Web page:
Q: What are the column and interleave values for a Storage Space?
A: Storage Spaces have several different layouts such as simple, mirror, and parity. All of these layouts write data across the disks in the Storage Pool.
When using the simple storage layout, data is simply written to disks in the Storage Pool with no resiliency of data; essentially data is striped across disks. Behind the scenes, there are two key attributes for a Storage Space (a virtual disk created in a Storage Pool):
- Columns - The column controls, for each stripe of data written, how many physical disks it writes to. For example, if the column size is set to 2, then each stripe of data written will write over 2 disks. If the column size is set to 4, then each stripe of data is written to 4 physical disks, which will improve performance.
- Interleave - The size of a stripe of data is based on the interleave value, which by default is 256 KB (but can also be modified) and is the amount of data written to each column during a stripe data write. The interleave value is multiplied by the number of columns value to get the total stripe data size (or stripe width). A Storage Space using the default interleave value of 256 KB that is using 2 columns has a stripe size of 512KB. Be aware, though, that all the disks in the Storage Pool can still be written to and used; each stripe of data written can use different disks.
It’s very common to customize the column and interleave values to really optimize the performance. Great performance improvements can be found going from 2 to 4 for the column value, providing you have enough physical disks in the Storage Pool.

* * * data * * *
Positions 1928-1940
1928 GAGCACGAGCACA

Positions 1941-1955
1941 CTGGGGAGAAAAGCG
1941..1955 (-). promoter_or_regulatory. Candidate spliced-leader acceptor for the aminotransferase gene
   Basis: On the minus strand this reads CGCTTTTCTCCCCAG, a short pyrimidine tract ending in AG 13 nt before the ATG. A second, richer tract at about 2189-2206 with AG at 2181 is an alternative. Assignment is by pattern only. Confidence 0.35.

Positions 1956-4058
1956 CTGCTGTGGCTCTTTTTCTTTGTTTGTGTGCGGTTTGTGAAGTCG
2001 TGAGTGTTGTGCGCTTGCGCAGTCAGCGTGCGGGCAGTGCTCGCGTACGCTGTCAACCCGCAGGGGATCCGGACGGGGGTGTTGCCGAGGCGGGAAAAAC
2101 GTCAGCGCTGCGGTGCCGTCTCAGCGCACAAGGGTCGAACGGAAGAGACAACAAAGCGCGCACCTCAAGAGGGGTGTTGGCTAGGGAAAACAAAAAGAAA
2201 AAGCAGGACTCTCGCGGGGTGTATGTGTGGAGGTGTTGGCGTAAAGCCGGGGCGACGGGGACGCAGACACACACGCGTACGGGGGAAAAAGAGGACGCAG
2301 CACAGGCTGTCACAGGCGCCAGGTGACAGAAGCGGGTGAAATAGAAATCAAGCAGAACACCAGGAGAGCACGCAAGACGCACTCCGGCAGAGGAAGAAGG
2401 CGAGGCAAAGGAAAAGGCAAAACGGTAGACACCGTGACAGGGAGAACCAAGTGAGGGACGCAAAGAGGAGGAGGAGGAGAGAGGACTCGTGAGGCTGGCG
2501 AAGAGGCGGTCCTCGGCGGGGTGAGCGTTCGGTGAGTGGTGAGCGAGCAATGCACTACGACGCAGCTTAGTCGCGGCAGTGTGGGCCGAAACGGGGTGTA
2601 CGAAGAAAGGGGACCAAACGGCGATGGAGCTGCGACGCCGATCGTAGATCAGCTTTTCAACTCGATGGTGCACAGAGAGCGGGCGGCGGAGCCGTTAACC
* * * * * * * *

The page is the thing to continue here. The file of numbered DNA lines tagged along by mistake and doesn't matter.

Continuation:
If you use the Mirror storage layout, then each column of data would also be written to another disk; if using a three-way mirror, then each column of data would be written to two additional disks.
Note that the mirrored writes are not including in the column count, as a mirrored space with a column count of 2 uses 2 columns for the actual data written for each data stripe and an additional 2 disks
When using a Parity storage layout, the minimum number of columns is 3, which means you must have at least 3 disks as each stripe of data consists of two data columns and a parity column.
As the number of columns is increased for a Parity storage space, the number of columns used for data increases--for example, setting a column value of 4 for a parity space would use 3 columns for data and 1 for parity for each stripe of data.
It is also possible to use dual-parity in Windows Server 2012 R2, which would use two columns for parity for each stripe of data.
Microsoft has a great Storage Space performance paper which goes in more detail and is worth a read.